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Florida Gators

Florida-Georgia history shows how early 2000’s set stage for 2018

Matt Zemek



Kim Klement-USA TODAY Sports

Pick a period from the Florida-Georgia history books: Which games have the closest connection to the 2018 Cocktail Party? One person’s answer: 2002 through 2005.

Those four years stand out as the sequence which can illuminate and instruct the 2018 Gators as they prepare for their biggest game of the year.

Let’s start by saying that Florida is not expected to win this game — not at all. Georgia did look bad against LSU, but UGA played very poorly at Auburn in 2017. The Bulldogs played their one really bad game of the year on the road against a powerful SEC West team which was solid at the very least, and really good at times during the regular season. LSU might not be able to throw the ball well, but it can do just about everything else.

The Tigers overwhelmed Georgia, but let’s not be too sure that the Dawgs’ stinker of a performance in Baton Rouge is representative of what they are. This is still Georgia’s game to lose. More will be written about the tactics and tension points of Saturday’s game later in the week here at Florida Football Insiders.

This piece today is about the history of the Cocktail Party, and what it might have to offer as a reference point for Saturday’s latest iteration of a cherished and colorful rivalry which is the SEC’s answer to Texas-Oklahoma at the Texas State Fair in Dallas.

This is one of the two neutral-site rivalries college football fans love. While most college football writers can’t stand the neutral-site kickoff games on Labor Day weekend and would much rather prefer teams to play home-and-homes on campus, Florida-Georgia and Texas-Oklahoma are college football treasures.

When half the stadium in Jacksonville is red and black, the other half is orange and blue, and the tailgating scene near the St. John’s River bursts into uproarious exuberance, there are few sweeter sights in the sport. A late-afternoon game usually bathed in dramatic, slanting sunshine gives way to a nighttime finish under the lights, in a manner akin to the Rose Bowl on New Year’s Day. Few visuals in college football are more perfect than the Cocktail Party. It is tradition. It is hatred. It is a helluva good time.

That doesn’t even refer to the actual game on the field.

The football games played in Florida-Georgia over the past three decades have not normally been close. Steve Spurrier’s arrival at Florida in 1990 led to a series of beatdowns against Georgia, and Urban Meyer got his licks in as well. The last four Cocktail Parties have been decided by an average of 22.75 points (Florida winning three and losing one), and the smallest margin of victory in the last four games was 14 points.

Yet, if the games haven’t often been close over the past 30 years, the results have still been unpredictable. Recall Will Muschamp’s not-very-good 2014 team stunning Mark Richt by 18 points. Georgia fans will point to the 42-30 “Dawg Stomp” game in 2007 or the even more lopsided 37-17 win from 1997. Older Georgia fans will note that the Dawgs pulled off other upsets in the 1960s and 1970s, including an upset of a quarterback named Spurrier in 1966. Spurrier filed away those memories and nurtured a fierce hatred of Georgia which he poured out in vengeance once he became the Gators’ coach in 1990.

Of all the twists and turns in the Cocktail Party’s wild history, which segment from the past has the most to say or suggest about how the Gators could come out on top in 2018? As noted at the start of the piece, I think 2002 through 2005 is the most salient comparison.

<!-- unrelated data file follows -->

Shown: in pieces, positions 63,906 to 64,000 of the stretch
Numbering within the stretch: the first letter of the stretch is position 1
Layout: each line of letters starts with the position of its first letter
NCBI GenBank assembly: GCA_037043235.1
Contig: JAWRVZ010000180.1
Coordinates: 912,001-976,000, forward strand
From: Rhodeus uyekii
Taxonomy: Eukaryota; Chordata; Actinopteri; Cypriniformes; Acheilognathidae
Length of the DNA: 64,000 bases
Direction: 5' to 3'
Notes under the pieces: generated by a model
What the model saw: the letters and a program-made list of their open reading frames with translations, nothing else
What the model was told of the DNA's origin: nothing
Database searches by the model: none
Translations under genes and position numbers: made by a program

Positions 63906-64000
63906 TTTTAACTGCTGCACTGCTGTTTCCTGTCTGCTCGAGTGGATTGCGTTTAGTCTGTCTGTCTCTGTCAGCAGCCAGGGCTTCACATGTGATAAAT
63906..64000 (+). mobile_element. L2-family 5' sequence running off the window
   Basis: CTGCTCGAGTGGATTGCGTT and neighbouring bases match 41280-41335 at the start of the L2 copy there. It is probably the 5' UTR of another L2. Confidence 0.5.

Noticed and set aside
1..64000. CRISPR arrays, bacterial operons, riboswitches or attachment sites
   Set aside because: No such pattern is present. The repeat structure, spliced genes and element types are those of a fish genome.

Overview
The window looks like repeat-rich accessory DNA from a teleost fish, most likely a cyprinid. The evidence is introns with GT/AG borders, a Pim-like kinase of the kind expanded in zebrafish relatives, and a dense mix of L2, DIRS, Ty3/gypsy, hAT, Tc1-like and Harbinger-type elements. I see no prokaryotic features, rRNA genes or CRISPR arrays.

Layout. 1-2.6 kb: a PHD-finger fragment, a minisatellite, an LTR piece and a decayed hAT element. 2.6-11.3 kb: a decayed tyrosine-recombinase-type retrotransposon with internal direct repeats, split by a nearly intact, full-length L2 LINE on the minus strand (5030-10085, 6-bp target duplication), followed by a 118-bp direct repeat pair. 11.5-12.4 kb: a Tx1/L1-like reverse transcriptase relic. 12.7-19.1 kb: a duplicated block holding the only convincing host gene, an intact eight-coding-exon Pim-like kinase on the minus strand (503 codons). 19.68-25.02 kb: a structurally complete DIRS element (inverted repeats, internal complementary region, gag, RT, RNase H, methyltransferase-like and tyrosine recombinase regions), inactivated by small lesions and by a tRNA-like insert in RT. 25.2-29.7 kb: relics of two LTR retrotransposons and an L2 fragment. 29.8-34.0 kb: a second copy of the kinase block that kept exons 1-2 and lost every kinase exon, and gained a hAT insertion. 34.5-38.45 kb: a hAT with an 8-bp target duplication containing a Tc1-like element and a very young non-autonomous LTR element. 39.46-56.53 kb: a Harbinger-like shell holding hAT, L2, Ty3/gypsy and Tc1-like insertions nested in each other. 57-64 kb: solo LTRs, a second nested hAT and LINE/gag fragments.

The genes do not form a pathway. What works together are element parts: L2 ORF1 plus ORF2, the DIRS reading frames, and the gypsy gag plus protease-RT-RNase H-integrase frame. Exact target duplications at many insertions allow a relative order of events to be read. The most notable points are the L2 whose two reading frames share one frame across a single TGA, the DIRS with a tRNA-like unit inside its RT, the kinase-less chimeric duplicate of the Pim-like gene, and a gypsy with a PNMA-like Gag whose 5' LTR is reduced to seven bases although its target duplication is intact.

In those four years, Florida was trying to reinvent itself after the departure of an iconic and richly successful coach. Right now, Florida is still trying to rediscover Urban Meyer’s magic. From 2002 through 2005, Georgia awakened under a coach who restored lost glories. Back then it was Mark Richt who snapped what had been a 20-year SEC championship drought, the previous one coming in 1982. Last year, Kirby Smart ended what had been a 12-year SEC title drought dating back to 2005.

From 2002 through 2005, Georgia always entered the Cocktail Party with no more than one loss. It was ranked in the top 10 — No. 5 in 2002, No. 4 in 2003, No. 10 in 2004, No. 4 in 2005 — all four years. Georgia is ranked seventh this year after being ranked third heading into last year’s game. Georgia has one loss in 2018. It was unbeaten when it played the 2017 Cocktail Party.

It is true that Florida has only one loss this year, but it is hard to look at Feleipe Franks at quarterback and not recall how limited the Florida offense was from 2003 through 2005 under Chris Leak. After being spoiled rotten by Spurrier, who went 11-1 against Georgia and usually rang up big numbers against the Bulldogs, Florida fans entered a new and uncertain period in which they could not count on scoring more than 20 points against Georgia, let alone 30.

In those four years — 2002 through 2005 — Florida averaged under 19 points per game against Georgia (74 in four contests, for an 18.5 per-game average).

This is where the unpredictability of the Cocktail Party emerged in full view.

In three of those four years — again, with Georgia being in the top 10 for all of them — the Gators’ offense didn’t do much yet STILL outscored the Bulldogs.

Florida’s defense played great in those years. Georgia kickers — Billy Bennett and Brandon Coutu, come on down! — missed at least once if not twice. Terrence Edwards dropped the pass in 2002. Georgia did manage to win once in 2004, but in the three years it lost during that four-year stretch — 2002, 2003, 2005 — it never scored more than 13 points against Florida. Game pressure, shaky quarterbacking, and special teams lapses doomed the Dawgs.

In one of those games — 2005 — guess who was part of Florida’s coaching staff?

Yep — Dan Mullen. He coached Chris Leak to a 14-10 win over Georgia, playing it safe and trusting that the UF defense could win the game. It is true that in 2005, Georgia was a much better team under quarterback D.J. Shockley than under backup Joe Tereshinski.

Nevertheless, even with Tereshinski and his limitations, Georgia certainly figured it could do enough to score at least 16 or 17 points… but two missed field goals and other miscues hounded the Bulldogs in the game which kept them from playing for the national championship that season. Similarly, the 2002 game wound up knocking Georgia out of national title contention as well. Florida was the author of UGA’s misery.